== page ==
Archive for July 25th, 2009

by JC

The Panhandling Working Group, of “Real Change, Not Spare Change” fame, is bringing its newest brainchildren, the “Missoula Aggressive Solicitation Act” and its companion “Pedestrian Interference Act” before City Council for a hearing this Monday night in Council chambers.

Not satisfied with the regular process, where approved ordinances become effective after 30 days, Councilman Strohmaier believes that because:

“the summer months are the time of year when aggressive panhandling has typically been identified as a problem in downtown Missoula–hence, the desire for the ordinance to take effect as soon as possible”

the ordinances should be emergencies demanding immediate implementation. Never mind the fact that there are serious constitutional questions about both ordinances, as they attempt to define speech and behavior in public and on the public rights-of-way.

While the PWG should be commended for its efforts to raise funds for nonprofits serving Missoula’s less fortunate, I fear these ordinances will have a backlash that may undo much of the goodwill that has been fostered.

Even though the ordinances have built-in disclaimers about constitutionality:

Severability. If… this ordinance is for any reason held to be invalid or unconstitutional, such decision shall not affect the validity of the remaining portions of this ordinance.

if Council is shown to have screwed up (and the law will surely be tested and challenged), they want to keep on enforcing as much of the ordinance as possible.  Looking at the next ordinance, it becomes clear that much of the entire Pedestrian Interference ordinance is suspect, also:

It is unlawful for any person to lay or sleep upon any street, sidewalk or other public right-of-way within the city limits.

So much for chillin’ at the park, or Farmer’s Market. How about freedom of speech?

“Soliciting” shall mean asking for money or objects of value, with the intention that the money or object be transferred at that time and at that place. Soliciting shall include using the spoken, written or printed word, bodily gestures, signs or other means for the purpose of urging, requesting, commanding or obtaining an immediate donation of money or other thing of value or soliciting the sale of goods or services.

The solicitation ordinance then goes on to prohibit soliciting in a long list of ways, including if the person engages in:

“Intentionally touching or causing physical contact with another person without that person’s consent in the course of soliciting;”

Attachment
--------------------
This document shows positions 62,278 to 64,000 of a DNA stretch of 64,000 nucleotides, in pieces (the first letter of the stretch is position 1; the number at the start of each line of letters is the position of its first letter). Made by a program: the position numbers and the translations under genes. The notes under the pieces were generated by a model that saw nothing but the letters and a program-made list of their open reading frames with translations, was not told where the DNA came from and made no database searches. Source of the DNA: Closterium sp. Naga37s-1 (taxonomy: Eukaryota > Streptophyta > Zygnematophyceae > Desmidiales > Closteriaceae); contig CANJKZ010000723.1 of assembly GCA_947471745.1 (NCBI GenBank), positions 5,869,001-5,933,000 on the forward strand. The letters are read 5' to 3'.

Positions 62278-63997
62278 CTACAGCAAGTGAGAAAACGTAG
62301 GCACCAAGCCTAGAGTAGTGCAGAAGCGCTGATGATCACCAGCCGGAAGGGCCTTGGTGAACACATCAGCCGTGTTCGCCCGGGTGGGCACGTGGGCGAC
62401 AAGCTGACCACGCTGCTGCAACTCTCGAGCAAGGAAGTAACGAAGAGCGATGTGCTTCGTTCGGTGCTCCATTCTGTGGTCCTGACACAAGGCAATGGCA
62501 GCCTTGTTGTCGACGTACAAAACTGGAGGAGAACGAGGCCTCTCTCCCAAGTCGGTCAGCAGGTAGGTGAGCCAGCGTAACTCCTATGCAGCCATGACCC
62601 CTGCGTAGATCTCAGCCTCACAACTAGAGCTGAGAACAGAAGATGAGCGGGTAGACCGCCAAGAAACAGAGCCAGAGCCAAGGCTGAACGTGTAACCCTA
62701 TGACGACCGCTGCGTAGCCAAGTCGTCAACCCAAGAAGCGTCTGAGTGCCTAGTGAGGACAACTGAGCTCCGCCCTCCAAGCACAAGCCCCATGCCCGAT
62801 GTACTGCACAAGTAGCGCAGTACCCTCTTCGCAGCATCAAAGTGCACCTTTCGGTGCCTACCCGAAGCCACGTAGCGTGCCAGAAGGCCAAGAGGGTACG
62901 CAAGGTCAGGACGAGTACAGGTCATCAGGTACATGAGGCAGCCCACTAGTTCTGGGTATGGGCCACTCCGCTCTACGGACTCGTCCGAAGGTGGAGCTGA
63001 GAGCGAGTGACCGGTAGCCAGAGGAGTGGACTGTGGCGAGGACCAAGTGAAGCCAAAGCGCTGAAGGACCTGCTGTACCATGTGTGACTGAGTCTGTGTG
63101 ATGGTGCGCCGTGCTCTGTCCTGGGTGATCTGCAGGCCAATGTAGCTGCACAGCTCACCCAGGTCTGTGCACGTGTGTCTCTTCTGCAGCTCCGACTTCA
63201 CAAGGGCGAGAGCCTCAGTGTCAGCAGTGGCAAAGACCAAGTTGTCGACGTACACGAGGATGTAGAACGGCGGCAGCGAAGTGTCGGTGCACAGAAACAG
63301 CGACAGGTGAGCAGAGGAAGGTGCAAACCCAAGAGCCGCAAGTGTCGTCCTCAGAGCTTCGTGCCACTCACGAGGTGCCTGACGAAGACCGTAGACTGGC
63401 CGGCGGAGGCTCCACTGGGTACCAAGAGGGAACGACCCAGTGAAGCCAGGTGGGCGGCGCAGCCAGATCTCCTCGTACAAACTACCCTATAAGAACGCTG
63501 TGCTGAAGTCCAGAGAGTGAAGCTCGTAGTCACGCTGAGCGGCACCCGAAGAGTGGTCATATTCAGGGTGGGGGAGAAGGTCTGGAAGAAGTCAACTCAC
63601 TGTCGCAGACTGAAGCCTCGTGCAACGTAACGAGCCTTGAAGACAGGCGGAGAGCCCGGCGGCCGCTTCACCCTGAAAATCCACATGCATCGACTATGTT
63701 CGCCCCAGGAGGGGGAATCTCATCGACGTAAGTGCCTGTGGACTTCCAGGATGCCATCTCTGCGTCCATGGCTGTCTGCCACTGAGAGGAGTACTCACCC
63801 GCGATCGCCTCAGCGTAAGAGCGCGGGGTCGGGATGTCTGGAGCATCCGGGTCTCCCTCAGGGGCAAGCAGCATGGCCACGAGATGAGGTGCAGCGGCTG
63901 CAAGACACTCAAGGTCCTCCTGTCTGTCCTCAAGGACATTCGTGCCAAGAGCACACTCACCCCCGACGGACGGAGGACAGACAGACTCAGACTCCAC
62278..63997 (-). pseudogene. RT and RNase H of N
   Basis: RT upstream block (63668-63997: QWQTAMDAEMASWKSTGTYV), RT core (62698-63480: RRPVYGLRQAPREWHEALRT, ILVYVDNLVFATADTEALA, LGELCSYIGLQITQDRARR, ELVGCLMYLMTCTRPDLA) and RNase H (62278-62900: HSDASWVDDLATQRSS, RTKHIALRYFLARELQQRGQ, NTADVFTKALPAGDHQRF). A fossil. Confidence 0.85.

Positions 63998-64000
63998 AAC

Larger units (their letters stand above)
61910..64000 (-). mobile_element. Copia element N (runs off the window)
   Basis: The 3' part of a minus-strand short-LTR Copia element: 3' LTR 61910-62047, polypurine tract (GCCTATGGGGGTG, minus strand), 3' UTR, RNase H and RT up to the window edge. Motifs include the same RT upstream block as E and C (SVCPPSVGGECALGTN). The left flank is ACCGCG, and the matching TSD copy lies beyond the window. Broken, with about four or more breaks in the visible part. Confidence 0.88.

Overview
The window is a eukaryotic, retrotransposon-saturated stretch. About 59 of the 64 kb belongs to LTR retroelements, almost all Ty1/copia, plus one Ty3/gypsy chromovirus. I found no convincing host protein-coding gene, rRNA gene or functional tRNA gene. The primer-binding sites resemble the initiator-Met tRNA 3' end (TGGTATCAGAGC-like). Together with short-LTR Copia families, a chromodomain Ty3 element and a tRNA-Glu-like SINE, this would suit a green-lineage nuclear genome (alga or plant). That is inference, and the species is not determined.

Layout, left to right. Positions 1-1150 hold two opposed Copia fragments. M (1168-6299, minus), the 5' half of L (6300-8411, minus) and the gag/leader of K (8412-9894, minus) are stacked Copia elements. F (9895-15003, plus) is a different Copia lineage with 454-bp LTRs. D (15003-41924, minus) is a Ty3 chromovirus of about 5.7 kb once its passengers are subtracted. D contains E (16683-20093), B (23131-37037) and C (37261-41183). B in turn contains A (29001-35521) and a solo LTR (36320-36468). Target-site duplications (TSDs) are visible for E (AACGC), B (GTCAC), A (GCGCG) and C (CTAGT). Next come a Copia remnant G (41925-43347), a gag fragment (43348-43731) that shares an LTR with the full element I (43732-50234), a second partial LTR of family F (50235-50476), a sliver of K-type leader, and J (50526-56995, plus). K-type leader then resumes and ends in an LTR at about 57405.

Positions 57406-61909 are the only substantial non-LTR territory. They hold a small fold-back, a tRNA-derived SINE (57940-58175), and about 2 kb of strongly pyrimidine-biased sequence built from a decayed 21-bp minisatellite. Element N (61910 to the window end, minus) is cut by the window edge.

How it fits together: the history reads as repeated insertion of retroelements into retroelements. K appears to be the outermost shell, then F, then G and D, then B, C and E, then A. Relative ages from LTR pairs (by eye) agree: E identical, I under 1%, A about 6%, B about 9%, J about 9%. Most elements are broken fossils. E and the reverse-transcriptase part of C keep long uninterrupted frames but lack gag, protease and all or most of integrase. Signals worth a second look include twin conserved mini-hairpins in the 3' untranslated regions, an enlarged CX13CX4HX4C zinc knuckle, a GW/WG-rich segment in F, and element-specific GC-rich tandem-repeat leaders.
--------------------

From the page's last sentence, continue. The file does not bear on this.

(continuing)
Like, putting out your hand to shake someone else’s before you ask them to throw a quarter in the “Real Change, not Spare Change” bucket. This is but one of a long line of ridiculous scenarios that can be raised that will become illegal in Missoula.

There is no emergency demanding that these ordinances be rushed through council, and implemented the next day. While the PWG may mean well, they should go back to the drawing boards on this one, and start over.

Ellie Hill had this to say about the ordinances over at Missoula Red Tape:

Pov director Ellie Hill said the nonprofit supports defining inappropriate behaviors and creating consequences for those actions. That’s as long as the rules in the ordinance apply as equally to the aggressive Girl Scout cookie seller as they do to a bellligerent old dude.

But Hill said the Pov isn’t going to get behind the ordinance that bans sleeping or snoozing on streets and sidewalks. She said one Pov supporter called her and wanted to remind her of the story of the Good Samaritan. That good guy was helping the person on the streets — not slapping him with a misdemeanor as the ordinance proposes.

“To me, that’s the very definition of criminalizing poverty,” Hill said. “It’s wrong. How can you provide criminal consequences for being poor? Or having nowhere else to sit? Or nowhere else to sleep at night?”

Right on Ellie!

Head on over to CC Chambers Monday night, or give your local councilors a call or email to let them know how you feel about Missoula’s newest foray into restricting basic human rights and freedom of speech!


The Missoulian ran an article about the issue today, in prep for tomorrow’s hearings. Here is what one person who may be affected by the ordinances had to say about the fines ($100) for breaking them:

“It’s pretty ridiculous to give tickets to guys like us when you know we can’t pay them”

Duh. So what does Missoula Police Department Chief Mark Muir have to say? That “he won’t consider the rules successful if police have to write a lot of tickets.”

So what’s the point of having an ordinance with a fine for tickets that the perps can’t pay, and the Police Chief deems unsuccessful if they have to write many? Think about that. It leads me to some pretty ugly outcomes.

by jhwygirl

Don’t know if any of you have noticed, but the Missoula Independent revamped its website – and I love it! – and it has also added a blog.

Love it love it love it love it!!

I believe many around town are also saying “Finally!” as there has been rumors of the revamp for months and months now.

While Skylar has done an introductory post, superlocalnowbloggerreporter Jesse Froehling, who did a damned fine cover story this week on Tester’s Wilderness Bill, has an accoutrement blog piece that adds some additional depth to the story. Alex Sakariassen gets after it, too, posting about the impending sale of downtown’s The Loft.